Placing the surname before the name is considered incorrect (except in bureaucratic usage), and is often stigmatized as a shibboleth of illiteracy.

Names that are derived from possessions of noble families normally never had articles preceding them such as Farnese (from a territorial holding) and Cornaro (from a bishopric). Articles were omitted for those surnames with an identifiable foreign origin (including Latin ones) such as Cicerone.[6]

This practice somewhat resembles the Greek custom of placing definite articles before all names (see Greek names). This Greco-Italian practice even spread to French in the 17th century, especially in writings regarding figures in literature and painting such as le Poussin.[6]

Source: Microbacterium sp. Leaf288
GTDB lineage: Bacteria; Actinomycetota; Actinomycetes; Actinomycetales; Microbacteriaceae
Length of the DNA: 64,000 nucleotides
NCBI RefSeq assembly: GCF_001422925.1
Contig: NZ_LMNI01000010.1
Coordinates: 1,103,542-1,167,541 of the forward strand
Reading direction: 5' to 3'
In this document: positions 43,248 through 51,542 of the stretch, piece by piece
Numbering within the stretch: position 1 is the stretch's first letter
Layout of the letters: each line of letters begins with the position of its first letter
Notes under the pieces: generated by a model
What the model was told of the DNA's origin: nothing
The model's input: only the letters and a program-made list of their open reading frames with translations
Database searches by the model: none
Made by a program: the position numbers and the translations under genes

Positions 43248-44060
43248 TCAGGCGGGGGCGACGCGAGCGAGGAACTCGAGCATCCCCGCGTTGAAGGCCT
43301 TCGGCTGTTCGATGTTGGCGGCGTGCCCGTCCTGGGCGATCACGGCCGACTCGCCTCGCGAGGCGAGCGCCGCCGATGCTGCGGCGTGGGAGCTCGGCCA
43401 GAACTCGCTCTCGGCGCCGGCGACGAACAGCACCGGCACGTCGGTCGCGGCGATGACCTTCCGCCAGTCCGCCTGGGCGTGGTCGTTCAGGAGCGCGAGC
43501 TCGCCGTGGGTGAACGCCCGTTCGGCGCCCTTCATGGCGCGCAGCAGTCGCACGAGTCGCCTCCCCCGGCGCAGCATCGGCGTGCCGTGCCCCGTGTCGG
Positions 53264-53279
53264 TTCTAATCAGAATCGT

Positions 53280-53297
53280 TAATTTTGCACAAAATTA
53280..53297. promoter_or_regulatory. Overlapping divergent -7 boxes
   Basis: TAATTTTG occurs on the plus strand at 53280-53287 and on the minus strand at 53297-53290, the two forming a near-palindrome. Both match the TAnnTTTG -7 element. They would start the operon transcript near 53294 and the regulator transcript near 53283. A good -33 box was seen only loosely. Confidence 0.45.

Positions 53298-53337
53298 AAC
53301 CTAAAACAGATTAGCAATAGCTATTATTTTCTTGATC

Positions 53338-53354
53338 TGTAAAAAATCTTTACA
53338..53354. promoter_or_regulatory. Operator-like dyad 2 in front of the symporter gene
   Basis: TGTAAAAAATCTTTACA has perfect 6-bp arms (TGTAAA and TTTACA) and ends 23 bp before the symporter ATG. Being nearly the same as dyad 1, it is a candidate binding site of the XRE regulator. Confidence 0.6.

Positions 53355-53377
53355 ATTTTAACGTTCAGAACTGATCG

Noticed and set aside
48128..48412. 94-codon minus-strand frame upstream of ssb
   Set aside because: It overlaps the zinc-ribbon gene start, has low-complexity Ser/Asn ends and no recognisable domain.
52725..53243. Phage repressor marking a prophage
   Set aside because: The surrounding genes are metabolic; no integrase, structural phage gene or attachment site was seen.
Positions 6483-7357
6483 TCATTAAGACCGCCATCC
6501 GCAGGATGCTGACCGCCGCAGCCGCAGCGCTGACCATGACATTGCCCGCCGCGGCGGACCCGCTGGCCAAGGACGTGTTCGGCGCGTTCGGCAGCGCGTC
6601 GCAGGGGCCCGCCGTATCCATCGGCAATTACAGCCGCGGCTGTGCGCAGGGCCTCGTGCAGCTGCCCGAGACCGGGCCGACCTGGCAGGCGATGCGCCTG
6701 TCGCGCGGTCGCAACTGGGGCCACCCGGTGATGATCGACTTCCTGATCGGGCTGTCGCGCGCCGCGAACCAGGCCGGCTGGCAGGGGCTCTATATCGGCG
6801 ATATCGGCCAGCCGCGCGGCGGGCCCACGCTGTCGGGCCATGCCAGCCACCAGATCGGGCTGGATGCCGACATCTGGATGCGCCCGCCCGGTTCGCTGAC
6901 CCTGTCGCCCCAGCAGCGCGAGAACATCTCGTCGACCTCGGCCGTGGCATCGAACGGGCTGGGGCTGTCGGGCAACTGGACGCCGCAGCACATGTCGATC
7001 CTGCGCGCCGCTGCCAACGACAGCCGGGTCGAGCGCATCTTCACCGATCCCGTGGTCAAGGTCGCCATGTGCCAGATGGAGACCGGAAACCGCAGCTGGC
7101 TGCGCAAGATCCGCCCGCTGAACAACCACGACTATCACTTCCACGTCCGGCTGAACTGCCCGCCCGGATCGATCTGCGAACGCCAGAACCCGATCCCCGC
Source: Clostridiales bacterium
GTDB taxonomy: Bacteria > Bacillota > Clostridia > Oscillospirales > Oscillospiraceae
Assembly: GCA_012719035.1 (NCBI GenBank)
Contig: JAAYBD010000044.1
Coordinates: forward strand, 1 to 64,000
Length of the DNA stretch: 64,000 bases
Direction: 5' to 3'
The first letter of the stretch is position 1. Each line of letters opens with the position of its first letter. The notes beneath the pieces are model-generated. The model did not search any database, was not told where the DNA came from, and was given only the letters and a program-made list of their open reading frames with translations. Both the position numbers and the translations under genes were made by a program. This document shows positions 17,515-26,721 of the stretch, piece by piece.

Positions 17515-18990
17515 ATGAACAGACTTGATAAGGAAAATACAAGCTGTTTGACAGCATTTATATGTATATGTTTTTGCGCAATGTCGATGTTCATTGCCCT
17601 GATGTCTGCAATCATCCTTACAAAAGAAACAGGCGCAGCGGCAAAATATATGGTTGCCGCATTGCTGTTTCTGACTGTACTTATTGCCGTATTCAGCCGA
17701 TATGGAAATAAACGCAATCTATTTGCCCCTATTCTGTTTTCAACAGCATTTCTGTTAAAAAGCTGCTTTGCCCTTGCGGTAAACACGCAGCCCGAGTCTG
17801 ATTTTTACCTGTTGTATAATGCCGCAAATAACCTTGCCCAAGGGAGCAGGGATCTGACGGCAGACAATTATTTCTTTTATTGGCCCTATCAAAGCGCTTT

See also[edit]


  1. ^ | Facciamo Nomi e Cognomi
  2. ^ I nomi più comuni in Italia
  3. ^ a b Il Corriere della Sera (Sept 15, 2006), L'Italia è il regno dei cognomi & La provenienza geografica dei cognomi
  4. ^ Italian Surnames -The Funny, Surprising, and Just Plain Weird
  5. ^ Italy World Club, Italian Surnames: Etymology and Origin
  6. ^ a b c d Hall, Robert A. (1941), "Definite Article + Family Name in Italian". Language 17 (1): 33–39
  7. ^
  8. ^ De Felice, Emidio (1978). Dizionario dei cognomi italiani. Milano: Mondadori. 
  9. ^ Meyer-Lübke. Grammaire des langues romanes 3 §150.

External links[edit]